National Exhibition in Toronto this summer enjoying the skills of loggers as they performed at Logger’s Sports. They were city people but with a little explaining from an able announcer they caught right on to what the sport was all about. Here they are, in the heart of Canada’s number two city, watching, enjoying and cheering for the champion loggers as they axe-throw at the bulls-eye or buzz a chainsaw through a round of wood. I would say our loggers are really promoting forestry.
....Oh, but you say what little I could do wouldn’t mean all that to the promotion of my industry. Well then here’s a few examples for those who don’t happen to be able to hit the bulls eye or who don’t own a power saw.

Simple Start

Do like the Hoo Hoo Club does in Vancouver each August. Help put on a downtown Logger’s Breakfast in one of your city’s main streets. Get yourself out early one Saturday morning and join with your colleagues and wives and cook flapjacks for the citizens of the city. A few little demonstrations of Loggers Sports – a bit of lively music and the whole town has a lot of fun. Thanks to fellows and gals of the Hoo Hoo Club and men like Earl Wilcox who dive in and help – Vancouver knows it has a forest industry – at least on one Saturday in August.
....Or take Earl Craig of North Bay, Ontario. This fellow’s a busy man for the Ontario Forest Industry Accident Association and yet he finds time to promote loggers sports in his business, knowing that a safe logger is a man who respects skill, sharp tools and has a competitive spirit. Earl saw to it that five Ontario loggers came down to the C.N.E. Loggers show in Toronto and for the first time ever joined with the loggers from B.C. in competition. No, they did not beat the B.C. men, but that was not the game. The game was to get something started in Ontario that might develop in the years to come. Marcel Bois of Thunder Bay was the top Ontario logger at the show and I’ve never seen a better expel of promoting an industry than Marcel showed to his Ontario citizens. Keep plugging Earl.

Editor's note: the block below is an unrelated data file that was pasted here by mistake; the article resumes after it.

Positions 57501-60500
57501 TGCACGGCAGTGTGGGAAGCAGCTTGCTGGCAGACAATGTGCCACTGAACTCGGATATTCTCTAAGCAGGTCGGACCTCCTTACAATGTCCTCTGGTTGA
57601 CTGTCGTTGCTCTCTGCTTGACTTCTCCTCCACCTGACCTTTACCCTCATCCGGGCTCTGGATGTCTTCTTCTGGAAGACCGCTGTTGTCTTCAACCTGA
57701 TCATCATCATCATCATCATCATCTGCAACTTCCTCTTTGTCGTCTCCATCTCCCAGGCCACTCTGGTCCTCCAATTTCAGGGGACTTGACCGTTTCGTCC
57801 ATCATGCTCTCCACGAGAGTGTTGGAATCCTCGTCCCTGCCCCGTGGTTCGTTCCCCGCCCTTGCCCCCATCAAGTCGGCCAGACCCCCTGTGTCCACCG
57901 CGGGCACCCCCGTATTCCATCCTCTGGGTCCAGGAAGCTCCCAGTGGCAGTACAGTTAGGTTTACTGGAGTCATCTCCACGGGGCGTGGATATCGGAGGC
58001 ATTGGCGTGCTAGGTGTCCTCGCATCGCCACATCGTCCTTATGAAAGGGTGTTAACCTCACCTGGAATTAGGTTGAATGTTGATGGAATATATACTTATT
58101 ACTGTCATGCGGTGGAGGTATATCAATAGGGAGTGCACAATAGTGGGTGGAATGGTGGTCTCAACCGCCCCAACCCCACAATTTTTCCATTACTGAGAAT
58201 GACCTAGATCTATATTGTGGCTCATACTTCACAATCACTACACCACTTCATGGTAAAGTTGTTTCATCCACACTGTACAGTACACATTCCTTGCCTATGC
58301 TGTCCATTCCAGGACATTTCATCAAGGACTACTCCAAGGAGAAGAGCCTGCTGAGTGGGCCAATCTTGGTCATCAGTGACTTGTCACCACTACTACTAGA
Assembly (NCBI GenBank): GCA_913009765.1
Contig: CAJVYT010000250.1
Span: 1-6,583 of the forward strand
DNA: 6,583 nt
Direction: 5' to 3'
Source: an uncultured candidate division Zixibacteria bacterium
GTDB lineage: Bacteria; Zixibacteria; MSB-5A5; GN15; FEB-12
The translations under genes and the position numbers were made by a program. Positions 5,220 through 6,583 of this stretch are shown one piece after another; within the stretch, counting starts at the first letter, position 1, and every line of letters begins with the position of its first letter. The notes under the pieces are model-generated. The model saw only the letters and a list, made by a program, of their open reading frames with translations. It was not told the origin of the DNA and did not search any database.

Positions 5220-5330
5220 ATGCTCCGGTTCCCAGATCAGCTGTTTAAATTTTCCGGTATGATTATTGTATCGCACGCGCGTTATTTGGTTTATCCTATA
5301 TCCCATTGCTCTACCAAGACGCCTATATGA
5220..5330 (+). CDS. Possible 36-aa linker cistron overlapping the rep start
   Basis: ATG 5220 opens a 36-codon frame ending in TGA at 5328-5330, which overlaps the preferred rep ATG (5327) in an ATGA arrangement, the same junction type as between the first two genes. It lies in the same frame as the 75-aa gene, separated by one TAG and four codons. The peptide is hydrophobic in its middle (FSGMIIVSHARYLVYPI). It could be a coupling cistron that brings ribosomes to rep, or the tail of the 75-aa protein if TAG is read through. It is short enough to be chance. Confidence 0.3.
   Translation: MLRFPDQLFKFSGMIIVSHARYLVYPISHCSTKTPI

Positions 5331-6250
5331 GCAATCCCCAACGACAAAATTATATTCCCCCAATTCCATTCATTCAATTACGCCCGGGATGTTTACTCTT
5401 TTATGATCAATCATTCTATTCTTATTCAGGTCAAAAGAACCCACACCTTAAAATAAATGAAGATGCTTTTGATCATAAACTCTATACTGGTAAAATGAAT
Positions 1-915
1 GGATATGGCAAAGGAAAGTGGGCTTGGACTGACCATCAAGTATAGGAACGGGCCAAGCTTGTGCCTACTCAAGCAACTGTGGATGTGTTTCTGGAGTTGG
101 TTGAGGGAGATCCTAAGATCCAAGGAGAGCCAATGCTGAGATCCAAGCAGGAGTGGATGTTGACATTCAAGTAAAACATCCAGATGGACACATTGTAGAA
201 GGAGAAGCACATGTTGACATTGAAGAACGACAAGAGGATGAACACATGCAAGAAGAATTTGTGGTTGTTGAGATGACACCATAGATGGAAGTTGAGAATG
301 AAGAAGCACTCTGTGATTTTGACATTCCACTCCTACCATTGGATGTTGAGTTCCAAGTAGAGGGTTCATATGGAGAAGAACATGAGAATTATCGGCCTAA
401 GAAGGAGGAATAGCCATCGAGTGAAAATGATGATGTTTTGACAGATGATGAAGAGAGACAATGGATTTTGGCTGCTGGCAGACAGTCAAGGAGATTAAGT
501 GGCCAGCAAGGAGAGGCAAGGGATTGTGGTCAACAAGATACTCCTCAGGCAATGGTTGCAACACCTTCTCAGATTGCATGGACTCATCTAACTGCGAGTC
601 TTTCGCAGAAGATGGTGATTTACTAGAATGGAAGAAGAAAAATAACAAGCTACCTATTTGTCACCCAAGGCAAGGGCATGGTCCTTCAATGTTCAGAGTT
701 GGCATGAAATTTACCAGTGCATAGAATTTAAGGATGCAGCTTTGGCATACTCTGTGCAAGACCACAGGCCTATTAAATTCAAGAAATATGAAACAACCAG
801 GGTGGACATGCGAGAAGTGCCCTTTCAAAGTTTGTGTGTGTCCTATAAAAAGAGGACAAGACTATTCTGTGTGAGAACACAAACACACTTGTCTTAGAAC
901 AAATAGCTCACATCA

....If you’re a logger or a millman get out and enjoy your industry at Loggers

Sports, or get some satisfaction by knowing you’ve shown a few young people and some teachers something about your industry by arranging tours and lectures.
....If you’re selling the products of the forest in a store or on the road – sell also the true image of our men of the forest and their skills. If you’re an executive of labour or management – drop your long face over negotiations for a day and join together to promote with dollars and “sense” and put some of that talent to work for the public of

Canada, that they might enjoy our industry. And of course if you’re an advertising man or a public relations man in this industry – forget about the great ingenious plan you have for promotion of two by fours and promote our people. They need it.
....Get to know that other side of this forest around us – you’ll like it.

........ Keep out of the bight,

British Columbia Lumberman, October, 1974